Platinum’s rare nature gives it additional value and appeal

Huw Daniel is the CEO of Platinum Guild International, overseeing market development activities in China, Japan, India and the USA, on behalf of the platinum producers of South Africa. Before taking up this role in 2015, Huw ran PGI USA for 12 years...

13 september 2021

Marco Carniello: We want to continue to be the engine boosting the jewellery industry

Italian Exhibition Group (IEG) is a leader in Italy in the organisation of trade fairs and one of the main operators in the trade fair and conference sector at European level, with structures in Rimini and Vicenza, as well as further sites in...

06 september 2021

There is a significant need for smart and technological financial solutions in the diamond industry

MDPS, the Israeli start-up Fintech company from the Mazalit Group is gearing up to enter the diamond industry soon. Zeev Maimon, the CEO of MDPS is also the Founder / CEO of MAZALIT, a B2B payment platform designed and dedicated to the global diamond...

30 august 2021

The future for synthetics lies in that it has become possible to grow a stone you want and make what you want out of it

Alex Popov, President of the Moscow Diamond Exchange and head of the Âme jewelry brand, which uses lab-grown diamonds to produce jewelry, sat for an interview with Rough&Polished sharing his views on the coexistence of natural and man-made diamonds in...

23 august 2021

De Beers’ GemFair ropes in more than 160 Sierra Leone artisanal miners

De Beers inaugurated its GemFair pilot programme in Sierra Leone’s Kono District with 14-member mine sites in 2018 to create a secure route to market for ethically sourced artisanal and small-scale diamonds. GemFair programme manager Ruby Stocklin-Weinberg...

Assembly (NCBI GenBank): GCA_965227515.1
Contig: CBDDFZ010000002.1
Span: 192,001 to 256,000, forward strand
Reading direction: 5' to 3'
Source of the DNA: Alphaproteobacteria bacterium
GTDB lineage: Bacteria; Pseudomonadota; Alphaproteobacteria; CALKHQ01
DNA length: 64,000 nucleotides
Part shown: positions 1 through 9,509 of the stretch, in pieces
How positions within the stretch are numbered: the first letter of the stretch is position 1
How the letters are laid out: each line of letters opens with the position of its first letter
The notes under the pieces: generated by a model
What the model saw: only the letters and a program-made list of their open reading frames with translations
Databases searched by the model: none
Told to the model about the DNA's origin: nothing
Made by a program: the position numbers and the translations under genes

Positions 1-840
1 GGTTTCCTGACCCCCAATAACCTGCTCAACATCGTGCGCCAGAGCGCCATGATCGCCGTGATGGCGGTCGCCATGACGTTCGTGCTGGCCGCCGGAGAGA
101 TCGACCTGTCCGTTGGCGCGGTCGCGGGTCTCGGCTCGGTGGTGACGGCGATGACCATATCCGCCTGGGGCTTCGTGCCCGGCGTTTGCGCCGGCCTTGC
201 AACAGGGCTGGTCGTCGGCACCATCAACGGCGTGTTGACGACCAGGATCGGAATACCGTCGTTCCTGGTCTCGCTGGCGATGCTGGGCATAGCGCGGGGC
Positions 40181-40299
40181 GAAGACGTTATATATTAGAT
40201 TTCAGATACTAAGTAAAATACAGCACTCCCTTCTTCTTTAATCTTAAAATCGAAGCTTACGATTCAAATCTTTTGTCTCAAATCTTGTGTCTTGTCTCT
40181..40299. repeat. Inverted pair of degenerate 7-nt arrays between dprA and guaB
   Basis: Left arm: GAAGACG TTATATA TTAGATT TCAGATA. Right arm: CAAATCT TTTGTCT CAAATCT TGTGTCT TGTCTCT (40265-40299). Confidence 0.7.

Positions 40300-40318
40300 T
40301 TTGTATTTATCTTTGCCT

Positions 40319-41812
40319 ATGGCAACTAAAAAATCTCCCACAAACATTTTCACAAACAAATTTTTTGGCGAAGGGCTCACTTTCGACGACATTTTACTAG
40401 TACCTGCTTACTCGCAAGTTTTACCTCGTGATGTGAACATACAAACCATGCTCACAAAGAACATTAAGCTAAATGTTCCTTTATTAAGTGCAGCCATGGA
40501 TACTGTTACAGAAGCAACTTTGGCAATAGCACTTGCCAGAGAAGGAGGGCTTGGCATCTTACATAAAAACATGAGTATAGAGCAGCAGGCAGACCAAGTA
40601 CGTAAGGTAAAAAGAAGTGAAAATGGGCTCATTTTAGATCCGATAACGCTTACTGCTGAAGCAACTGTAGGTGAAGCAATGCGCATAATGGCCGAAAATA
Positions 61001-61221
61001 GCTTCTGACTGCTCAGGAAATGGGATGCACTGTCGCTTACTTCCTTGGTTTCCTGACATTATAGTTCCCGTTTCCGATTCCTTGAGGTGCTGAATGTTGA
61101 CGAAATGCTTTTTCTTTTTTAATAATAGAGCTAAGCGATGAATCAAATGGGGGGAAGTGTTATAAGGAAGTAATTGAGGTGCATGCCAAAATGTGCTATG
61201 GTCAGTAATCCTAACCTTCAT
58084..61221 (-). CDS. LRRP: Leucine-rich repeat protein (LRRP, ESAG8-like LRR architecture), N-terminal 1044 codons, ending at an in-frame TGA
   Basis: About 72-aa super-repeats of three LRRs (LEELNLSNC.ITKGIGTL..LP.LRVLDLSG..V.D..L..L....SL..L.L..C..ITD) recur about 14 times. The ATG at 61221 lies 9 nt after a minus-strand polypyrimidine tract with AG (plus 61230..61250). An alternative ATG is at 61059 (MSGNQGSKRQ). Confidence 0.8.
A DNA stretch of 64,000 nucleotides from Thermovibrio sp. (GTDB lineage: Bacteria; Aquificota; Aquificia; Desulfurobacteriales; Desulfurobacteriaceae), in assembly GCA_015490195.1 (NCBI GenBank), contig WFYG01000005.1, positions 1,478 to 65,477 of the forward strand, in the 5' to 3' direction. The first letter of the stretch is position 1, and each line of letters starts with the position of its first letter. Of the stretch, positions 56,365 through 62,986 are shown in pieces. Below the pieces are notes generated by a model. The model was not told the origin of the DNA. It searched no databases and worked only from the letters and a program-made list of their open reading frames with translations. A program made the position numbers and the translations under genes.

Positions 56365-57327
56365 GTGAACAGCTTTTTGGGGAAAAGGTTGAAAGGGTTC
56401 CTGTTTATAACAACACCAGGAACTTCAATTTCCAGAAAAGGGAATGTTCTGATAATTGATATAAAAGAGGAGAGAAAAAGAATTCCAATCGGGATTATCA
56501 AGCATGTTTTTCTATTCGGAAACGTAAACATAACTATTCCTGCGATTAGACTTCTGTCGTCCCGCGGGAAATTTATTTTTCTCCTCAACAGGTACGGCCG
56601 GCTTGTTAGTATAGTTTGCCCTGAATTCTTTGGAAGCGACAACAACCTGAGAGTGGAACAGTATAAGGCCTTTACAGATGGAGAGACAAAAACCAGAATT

16 august 2021

At least ‘$1 bln’ in Zim potential diamond revenue being ‘salted away’ every year - report

02 june 2014

At least “$1 billion” in potential revenue due to the cash-strapped Zimbabwean government is being “salted away” every year, a local weekly newspaper has claimed.
The Financial Gazette reports that this was likely due to the fact that those entrusted to manage the diamond resource had either failed in their stewardship role, or were colluding with shadowy dealers to avoid paying taxes to the State.
The weekly cited leaked confidential reports by the Zimbabwe Revenue Authority (ZIMRA), which exposed a sharp decline in taxes and fees due to the Treasury despite strong growth in production levels and output.
The report alleged that disparities between government’s revenue projections from diamond mines and actual remittances hit $555 million in 2012, while the Treasury received nothing out of the $61 million originally earmarked last year from Marange diamond fields.
The alleged leakages were said to be taking place at a time when miners had ramped up output.
Output from diamond mines rose by over 500 percent to over 12 million carats in 2012, from about 1.3 million carats in 2009, the paper claimed.
“Revenues from the sector were expected to track the robustly growing output, but they have headed southwards. ZIMRA statistics indicate that royalties from diamonds retreated by $12 million to $22.5 million in 2011, from $34 million in 2010,” reads part of the report.
“There was a sudden upsurge in 2012 after government reviewed royalty rates upwards cutting across all minerals in 2012. Government failed to collect a single penny in corporate tax from diamond mines in 2009.
“This means the entire diamonds industry with four mines at the time, could have declared losses when globally, similar operations were profitable when globally, similar operations were profitable.”

Mathew Nyaungwa, Editor in Chief of the African Bureau, Rough&Polished